Ruling on several motions to dismiss on January 14, the U.S. District Court for the Eastern District of Virginia denied an effort to dismiss Courthouse News Service’s (CNS) First Amendment challenge to Virginia’s restrictions on public access to electronic court records. This clears the way for the lawsuit to proceed on the merits. Although this case specifically involves access to civil case court records filed in Virginia state courts of record, the broader underlying issue of public and commercial access to electronic court records is a significant issue, particularly for members of the consumer reporting industry who rely on remote access systems to prepare up-to-date and complete reports.
As Troutman Pepper previously reported, CNS filed suit in July 2021 in the Eastern District of Virginia, styled Courthouse News Service v. Hade, et al., No. 3:21-cv-00460 (E.D. Va. 2021). The suit named defendants Karl Hade, in his official capacity as the executive secretary of the Supreme Court of Virginia, and Jacqueline Smith, in her official capacity as the clerk for the Circuit Court of Prince William County, VA. The suit alleged that the Virginia courts violated the First Amendment and Equal Protection Clause by providing Virginia-barred attorneys with instant electronic access to newly filed court records by paying an annual fee to use the Officer of the Court Remote Access System, while members of the public, including commercial parties, are limited to in-person requests at the courthouses. CNS also alleged that the clerk of court offered CNS digital access to newly filed civil court records for a price six times higher than the price for Virginia-barred attorneys, but CNS asserted that the requirement of a higher fee still violated the First Amendment.
Hade and Smith, the court official defendants in the Virginia suit, filed several motions to dismiss the Virginia suit. First, Hade filed a motion to dismiss for lack of jurisdiction, arguing that he is protected from suit under the principle of sovereign immunity. Hade and Smith also each filed motions to dismiss for failure to state a claim, principally arguing that CNS had not identified a First Amendment right that was violated, and that the access restrictions survive constitutional scrutiny under both the First Amendment and Equal Protection clauses.
The court addressed all three motions to dismiss in a single memorandum opinion and order, which denied the motion to dismiss for lack of jurisdiction, and granted in part the motions to dismiss for failure to state a claim.
On the sovereign immunity issue, the court held that Hade could be sued under the Ex Parte Young exception to sovereign immunity. This doctrine allows state officers to be sued in their official capacity when the plaintiff is only seeking prospective injunctive relief to remedy the enforcement of an unconstitutional policy or statute and the official: (1) has a special relation to the challenged policy or statute; and (2) has acted or threatened to enforce the policy or statute. McBurney v. Cuccinelli, 616 F.3d 393, 402 (4th Cir. 2010). The court held that the complaint sufficiently alleged that Hade maintained a “special relation” to the challenged policy and has “acted or threatened” to enforce it. Thus, Hade’s motion to dismiss for lack of jurisdiction was denied.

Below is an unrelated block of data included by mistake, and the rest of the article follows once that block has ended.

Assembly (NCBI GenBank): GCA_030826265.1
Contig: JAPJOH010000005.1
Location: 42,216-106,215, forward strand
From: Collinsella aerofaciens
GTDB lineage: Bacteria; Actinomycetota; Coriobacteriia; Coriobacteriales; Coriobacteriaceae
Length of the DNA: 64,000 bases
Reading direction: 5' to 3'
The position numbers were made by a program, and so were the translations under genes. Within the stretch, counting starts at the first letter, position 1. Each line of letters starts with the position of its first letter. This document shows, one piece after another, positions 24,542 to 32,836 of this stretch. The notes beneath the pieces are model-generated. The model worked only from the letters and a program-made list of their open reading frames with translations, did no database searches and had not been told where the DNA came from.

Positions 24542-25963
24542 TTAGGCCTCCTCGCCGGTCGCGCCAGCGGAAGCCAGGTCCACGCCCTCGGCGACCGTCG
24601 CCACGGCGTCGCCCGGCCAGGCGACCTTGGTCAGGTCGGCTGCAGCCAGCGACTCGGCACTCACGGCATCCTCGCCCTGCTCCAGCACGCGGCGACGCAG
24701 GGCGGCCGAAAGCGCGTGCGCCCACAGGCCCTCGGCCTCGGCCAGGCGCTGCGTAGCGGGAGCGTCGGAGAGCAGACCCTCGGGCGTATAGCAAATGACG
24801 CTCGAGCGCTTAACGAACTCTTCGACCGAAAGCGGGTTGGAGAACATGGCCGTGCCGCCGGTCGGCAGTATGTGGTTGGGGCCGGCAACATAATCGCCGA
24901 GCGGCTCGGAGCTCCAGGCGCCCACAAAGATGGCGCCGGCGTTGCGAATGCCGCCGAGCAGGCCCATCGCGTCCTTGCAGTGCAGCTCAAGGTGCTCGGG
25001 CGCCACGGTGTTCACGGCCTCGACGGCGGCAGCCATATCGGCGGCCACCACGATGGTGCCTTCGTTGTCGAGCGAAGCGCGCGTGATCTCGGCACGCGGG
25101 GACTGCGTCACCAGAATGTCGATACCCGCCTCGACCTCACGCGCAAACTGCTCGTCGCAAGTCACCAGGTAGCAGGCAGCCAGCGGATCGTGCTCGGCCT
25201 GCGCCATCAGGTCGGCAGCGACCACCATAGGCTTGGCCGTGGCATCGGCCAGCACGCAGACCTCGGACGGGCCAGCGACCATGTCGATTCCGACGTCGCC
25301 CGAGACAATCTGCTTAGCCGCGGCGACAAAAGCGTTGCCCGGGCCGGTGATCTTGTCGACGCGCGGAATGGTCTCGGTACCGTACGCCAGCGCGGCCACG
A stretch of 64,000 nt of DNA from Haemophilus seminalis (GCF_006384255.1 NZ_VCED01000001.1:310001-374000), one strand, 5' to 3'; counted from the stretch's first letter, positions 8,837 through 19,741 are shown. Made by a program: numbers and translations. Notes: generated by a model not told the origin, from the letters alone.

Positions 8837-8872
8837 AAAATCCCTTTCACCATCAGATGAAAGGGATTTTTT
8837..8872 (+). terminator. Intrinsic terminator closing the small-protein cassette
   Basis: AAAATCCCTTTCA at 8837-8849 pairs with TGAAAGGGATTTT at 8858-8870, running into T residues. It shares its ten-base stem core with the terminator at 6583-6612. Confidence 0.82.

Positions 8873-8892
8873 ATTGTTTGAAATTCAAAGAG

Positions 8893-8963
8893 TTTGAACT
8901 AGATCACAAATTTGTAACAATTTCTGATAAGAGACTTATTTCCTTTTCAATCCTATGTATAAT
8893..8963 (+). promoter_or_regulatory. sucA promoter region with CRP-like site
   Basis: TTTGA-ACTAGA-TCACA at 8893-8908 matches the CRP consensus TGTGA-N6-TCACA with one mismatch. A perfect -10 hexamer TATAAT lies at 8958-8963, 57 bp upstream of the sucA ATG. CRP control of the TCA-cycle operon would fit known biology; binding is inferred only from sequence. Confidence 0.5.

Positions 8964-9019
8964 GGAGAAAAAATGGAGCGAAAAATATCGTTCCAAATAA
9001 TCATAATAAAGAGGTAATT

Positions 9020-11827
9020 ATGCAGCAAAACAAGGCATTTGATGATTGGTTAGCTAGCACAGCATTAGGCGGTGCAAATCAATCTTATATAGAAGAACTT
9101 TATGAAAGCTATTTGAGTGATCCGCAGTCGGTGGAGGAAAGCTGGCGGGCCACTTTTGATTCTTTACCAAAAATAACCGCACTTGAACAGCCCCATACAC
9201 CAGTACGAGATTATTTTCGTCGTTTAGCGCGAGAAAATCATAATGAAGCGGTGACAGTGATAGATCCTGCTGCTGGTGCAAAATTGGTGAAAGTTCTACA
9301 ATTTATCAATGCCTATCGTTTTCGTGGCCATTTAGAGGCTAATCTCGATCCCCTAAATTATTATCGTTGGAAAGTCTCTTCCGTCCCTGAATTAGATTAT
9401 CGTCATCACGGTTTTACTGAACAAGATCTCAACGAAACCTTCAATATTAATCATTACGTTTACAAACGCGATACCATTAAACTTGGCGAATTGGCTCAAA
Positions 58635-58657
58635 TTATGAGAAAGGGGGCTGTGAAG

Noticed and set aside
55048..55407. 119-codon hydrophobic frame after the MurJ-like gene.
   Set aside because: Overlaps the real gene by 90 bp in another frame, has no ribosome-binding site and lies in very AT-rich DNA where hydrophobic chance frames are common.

On the First Amendment issue, the court recognized that, although strict constitutional scrutiny normally applies to violations of the First Amendment, a more relaxed form of scrutiny applies when the limitation of a First Amendment right at issue resembles a “time, place, and manner” restriction. Courthouse News Serv. v. Schaefer, 2 F. 4th 318, 328 (4th Cir. 2021). This relaxed scrutiny requires the restriction to be content-neutral, narrowly tailored, and necessary to preserve a significant governmental interest. Id. The court held that, although the challenged access restriction does resemble a time, place, and manner restriction and is therefore subject to relaxed scrutiny, the allegations could support a reasonable inference that the access restriction is not narrowly tailored to preserve a significant government interest, and thus could violate the First Amendment. For this reason, the court denied the defendants’ motions to dismiss as to the First Amendment claim.
Finally, on the Equal Protection Clause issue, the court held that the access restriction was subject only to rational basis scrutiny because it did not involve a fundamental right or a suspect class. The court noted non-attorneys are not a suspect class. Further, CNS did not argue that it has a fundamental First Amendment right to access civil court records remotely, but instead that it has a right to equal access to court records. Applying rational basis scrutiny, the court held that the restriction was justified by the legitimate government interest of protecting confidential and private information contained in the civil court records, and the complaint did not contain allegations that this interest “is implausible or lacks all rationality.” Accordingly, the court granted the motion to dismiss as to the Equal Protection claim only.
The survival of CNS’s First Amendment claim is significant, as it will allow the litigation to proceed and require the defendants to prove that the policy of restricting instant digital access to electronic court records to barred attorneys is narrowly tailored and necessary to preserve a significant government interest.
Relatedly, CNS also filed a suit in December in the U.S. District Court for the Eastern District of California, alleging that certain California courts violated the First Amendment by delaying access to newly filed civil complaints until after administrative processing, in contrast to other California courts that provide immediate access to registered users through public review queues. That case is Courthouse News Service v. Toste et al., No. 1:21-cv-01790 (E.D. Cal. 2021.